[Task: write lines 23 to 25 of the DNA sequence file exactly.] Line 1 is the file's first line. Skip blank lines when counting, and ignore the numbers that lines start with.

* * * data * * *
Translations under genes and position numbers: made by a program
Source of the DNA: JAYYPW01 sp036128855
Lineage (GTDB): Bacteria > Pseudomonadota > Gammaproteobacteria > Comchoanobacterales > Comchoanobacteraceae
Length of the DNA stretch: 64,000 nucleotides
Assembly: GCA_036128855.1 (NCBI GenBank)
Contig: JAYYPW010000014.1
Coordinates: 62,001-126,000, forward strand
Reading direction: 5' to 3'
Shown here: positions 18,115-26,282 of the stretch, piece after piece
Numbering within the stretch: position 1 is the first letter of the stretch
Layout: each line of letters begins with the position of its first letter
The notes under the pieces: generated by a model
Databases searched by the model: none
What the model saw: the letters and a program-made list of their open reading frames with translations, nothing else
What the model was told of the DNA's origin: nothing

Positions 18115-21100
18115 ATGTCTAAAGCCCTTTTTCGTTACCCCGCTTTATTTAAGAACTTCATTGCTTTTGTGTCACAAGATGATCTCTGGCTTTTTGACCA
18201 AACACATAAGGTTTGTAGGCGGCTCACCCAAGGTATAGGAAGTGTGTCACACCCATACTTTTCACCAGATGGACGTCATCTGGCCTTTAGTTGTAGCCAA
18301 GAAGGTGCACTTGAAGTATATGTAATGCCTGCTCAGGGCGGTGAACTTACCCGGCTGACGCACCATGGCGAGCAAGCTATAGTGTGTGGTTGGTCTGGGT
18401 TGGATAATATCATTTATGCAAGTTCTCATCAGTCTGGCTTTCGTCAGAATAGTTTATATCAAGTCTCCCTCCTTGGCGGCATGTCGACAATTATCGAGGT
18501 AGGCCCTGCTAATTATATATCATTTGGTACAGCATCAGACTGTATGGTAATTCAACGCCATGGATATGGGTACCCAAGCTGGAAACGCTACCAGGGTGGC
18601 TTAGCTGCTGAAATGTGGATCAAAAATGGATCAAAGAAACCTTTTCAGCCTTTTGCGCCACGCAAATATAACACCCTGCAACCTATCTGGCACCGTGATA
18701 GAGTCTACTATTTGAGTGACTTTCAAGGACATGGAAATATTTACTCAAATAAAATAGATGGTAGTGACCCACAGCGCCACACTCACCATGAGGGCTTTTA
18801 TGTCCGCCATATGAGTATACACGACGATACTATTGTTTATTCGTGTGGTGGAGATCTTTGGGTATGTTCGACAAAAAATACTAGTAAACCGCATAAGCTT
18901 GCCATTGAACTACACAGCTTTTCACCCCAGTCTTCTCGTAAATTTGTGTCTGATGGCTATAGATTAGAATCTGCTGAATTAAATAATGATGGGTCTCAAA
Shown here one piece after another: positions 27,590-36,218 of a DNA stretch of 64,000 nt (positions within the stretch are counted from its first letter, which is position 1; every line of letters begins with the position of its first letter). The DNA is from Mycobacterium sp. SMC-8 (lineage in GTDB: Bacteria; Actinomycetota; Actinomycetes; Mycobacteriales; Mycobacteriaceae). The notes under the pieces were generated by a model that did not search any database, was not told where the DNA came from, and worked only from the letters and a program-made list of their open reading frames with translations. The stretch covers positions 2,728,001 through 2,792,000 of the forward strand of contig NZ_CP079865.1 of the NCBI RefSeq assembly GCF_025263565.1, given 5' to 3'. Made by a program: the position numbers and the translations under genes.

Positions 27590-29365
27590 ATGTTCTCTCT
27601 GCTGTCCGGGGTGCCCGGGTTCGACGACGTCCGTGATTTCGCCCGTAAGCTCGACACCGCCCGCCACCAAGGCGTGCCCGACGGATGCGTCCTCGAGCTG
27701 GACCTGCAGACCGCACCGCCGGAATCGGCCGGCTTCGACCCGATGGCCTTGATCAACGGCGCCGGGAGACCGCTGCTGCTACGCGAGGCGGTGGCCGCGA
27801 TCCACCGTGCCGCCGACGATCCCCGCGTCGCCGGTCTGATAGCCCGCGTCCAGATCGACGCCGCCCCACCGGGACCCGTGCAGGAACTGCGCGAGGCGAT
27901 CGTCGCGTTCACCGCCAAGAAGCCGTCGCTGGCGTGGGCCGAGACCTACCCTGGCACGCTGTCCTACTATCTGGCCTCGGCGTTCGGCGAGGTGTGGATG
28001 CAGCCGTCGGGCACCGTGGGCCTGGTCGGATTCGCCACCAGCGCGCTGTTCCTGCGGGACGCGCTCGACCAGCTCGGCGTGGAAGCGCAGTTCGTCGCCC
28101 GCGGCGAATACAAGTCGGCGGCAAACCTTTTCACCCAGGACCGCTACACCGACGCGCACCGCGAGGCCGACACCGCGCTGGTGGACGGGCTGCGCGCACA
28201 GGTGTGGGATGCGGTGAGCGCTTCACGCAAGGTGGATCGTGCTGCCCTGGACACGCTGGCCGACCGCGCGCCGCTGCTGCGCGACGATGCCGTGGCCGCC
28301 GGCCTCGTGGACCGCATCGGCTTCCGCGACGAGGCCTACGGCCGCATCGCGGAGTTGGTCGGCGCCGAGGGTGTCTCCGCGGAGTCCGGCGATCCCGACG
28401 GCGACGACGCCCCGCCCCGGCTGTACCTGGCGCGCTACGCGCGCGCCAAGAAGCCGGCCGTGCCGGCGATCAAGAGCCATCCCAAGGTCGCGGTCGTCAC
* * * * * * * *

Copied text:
18701 GAGTCTACTATTTGAGTGACTTTCAAGGACATGGAAATATTTACTCAAATAAAATAGATGGTAGTGACCCACAGCGCCACACTCACCATGAGGGCTTTTA
18801 TGTCCGCCATATGAGTATACACGACGATACTATTGTTTATTCGTGTGGTGGAGATCTTTGGGTATGTTCGACAAAAAATACTAGTAAACCGCATAAGCTT
18901 GCCATTGAACTACACAGCTTTTCACCCCAGTCTTCTCGTAAATTTGTGTCTGATGGCTATAGATTAGAATCTGCTGAATTAAATAATGATGGGTCTCAAA